C: The lowest level of the Ziggurat contains both Rhissel’s final resting place and a secret shrine of sorts intended to allow communion with the Morning Lord after he had passed on the the afterlife.
* Opposite the bottom of the stairs leading down from the upper entrance and past the entrance to the devotional chamber is a short corridor that dead-ends in an once-brightly-painted bas-relief of a demonic figure. The creature depicted has, in fact, been imprisoned here as a guardian, but the magics that actually compelled it’s service has faded over the years. Now it is only likely to make an appearance if it is compelled by some magic to leave the carvings, or if they are significantly defaced (which would free the thing from service entirely, but it would be likely to attack the PCs anyway – it is a demon, after all). In form and abilities the thing closely resembles an Albino Ape, albeit with horrible red-glowing eyes, reptilian claws that deal twice the listed damage on a hit, and the automatic ability to instantly teleport up to another location within ten feet every time it is struck in combat.
* The chamber of dedication itself holds statues sacred to the four gods that were chief among those that Rhissel served in life. They are ornately decorated, and a good 250gp worth of precious metals and jewels could be pried from each, if the characters are willing to risk the ire of the deities they represent… Actually they are quite safe to loot, though. Not only have they stood unattended for a very long time, but the chief goddess among the pantheon they belong to took offense at being left out of the place, and she is still to this day liable to shield any such actions from the senses of her fellows.
* A large niche off of the side of the chamber holds the great stone sarcophagus of the Morning Lord. It is fairly plain, and between it’s great weight, the statue standing before it, and the fact that the side-chamber is only four or so feet in height it will be very difficult to break into.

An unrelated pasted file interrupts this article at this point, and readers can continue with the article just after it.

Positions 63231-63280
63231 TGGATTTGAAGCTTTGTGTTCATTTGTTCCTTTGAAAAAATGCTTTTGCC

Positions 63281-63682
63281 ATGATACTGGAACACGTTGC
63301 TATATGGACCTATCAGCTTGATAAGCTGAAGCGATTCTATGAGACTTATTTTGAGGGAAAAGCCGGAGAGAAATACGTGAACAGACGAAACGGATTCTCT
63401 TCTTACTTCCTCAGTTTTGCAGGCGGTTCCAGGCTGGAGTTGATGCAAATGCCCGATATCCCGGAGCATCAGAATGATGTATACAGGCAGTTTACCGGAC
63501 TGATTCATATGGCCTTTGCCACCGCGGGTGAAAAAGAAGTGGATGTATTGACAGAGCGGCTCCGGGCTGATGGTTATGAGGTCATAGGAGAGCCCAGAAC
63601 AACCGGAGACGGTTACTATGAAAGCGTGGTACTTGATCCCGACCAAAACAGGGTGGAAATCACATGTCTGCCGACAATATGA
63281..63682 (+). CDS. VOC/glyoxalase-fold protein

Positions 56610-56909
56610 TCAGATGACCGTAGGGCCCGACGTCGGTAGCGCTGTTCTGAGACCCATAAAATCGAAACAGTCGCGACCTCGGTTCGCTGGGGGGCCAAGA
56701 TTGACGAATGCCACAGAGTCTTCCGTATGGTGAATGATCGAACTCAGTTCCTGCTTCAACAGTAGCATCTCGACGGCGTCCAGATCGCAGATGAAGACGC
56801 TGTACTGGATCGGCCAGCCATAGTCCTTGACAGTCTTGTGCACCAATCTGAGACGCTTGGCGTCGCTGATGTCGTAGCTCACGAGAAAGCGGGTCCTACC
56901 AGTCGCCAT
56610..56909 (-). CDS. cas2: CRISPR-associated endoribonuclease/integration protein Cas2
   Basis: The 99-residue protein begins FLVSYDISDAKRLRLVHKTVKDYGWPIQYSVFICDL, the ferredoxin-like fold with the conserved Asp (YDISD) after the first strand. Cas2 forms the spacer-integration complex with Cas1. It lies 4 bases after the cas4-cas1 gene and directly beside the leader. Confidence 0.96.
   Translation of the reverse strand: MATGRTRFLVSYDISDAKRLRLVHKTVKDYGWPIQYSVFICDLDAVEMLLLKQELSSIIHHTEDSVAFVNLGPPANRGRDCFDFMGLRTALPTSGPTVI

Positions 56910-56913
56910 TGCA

Not that getting into the thing will actually accomplish much. Rhissel, having examined a ”mummified” creature brought back from the Sunamyo, believed that the place must have some particular death-defying properties. However the thing that he studied was in fact frozen in time and not dead at all, and his plans bore no fruit. In fact there were several treasures that it had been intended would be left with him, but seeing no indication that he retained any real power his acolytes decided to keep them for themselves, and now all that lies here are mouldering bones.
* The hidden shrine can be accessed via secret doors in the back of the burial alcove and in the base of the Ziggurat (this external access is largely covered in sand from the outside, but is still noticeable due to the stone plug at it’s entrance weathering much differently than the rest of the construction).
The chamber’s walls were once prepared to receive an elaborate mosaic that was never installed, but two great pillars of silver and gold respectively were. Getting this treasure out is liable to prove difficult, not the least because there are two guardian spirits bound to shrines in the two alcoves off of the room. One of these spirits fights as a Shadow, and the other as a Wraith, although both are Lawful and neither is actually undead. They are charged with protecting the room in order to allow continued communication with the Morning Lord. They will not attempt to prevent desecration / destruction of the remains of his corpse because they know that he is past caring. In fact the PCs could possibly convince the spirits that there is no further chance of contacting him, in which case they would not oppose any further looting of the chamber.
One last note concerning the tomb: A demon-worshiping cult in Zangiers has in it’s possession two books that collectively provide the knowledge needed to summon a powerful demonic entity. They are looking for a third work that would supposedly allow them to actually control the thing, and they believe that a copy can be found within the Ziggurat. In actuality the sage they consulted was nothing but a charlatan and there is in fact no way to control the thing or keep it from devouring those that summoned it, but there was in fact once a scroll with a similar title in the library (of course there is now nothing left of it but a few finger-nail-sized flakes of decayed papyrus). However, not knowing this, they may take a keen interest in the party if they learn of their expedition to the place either before or after the fact.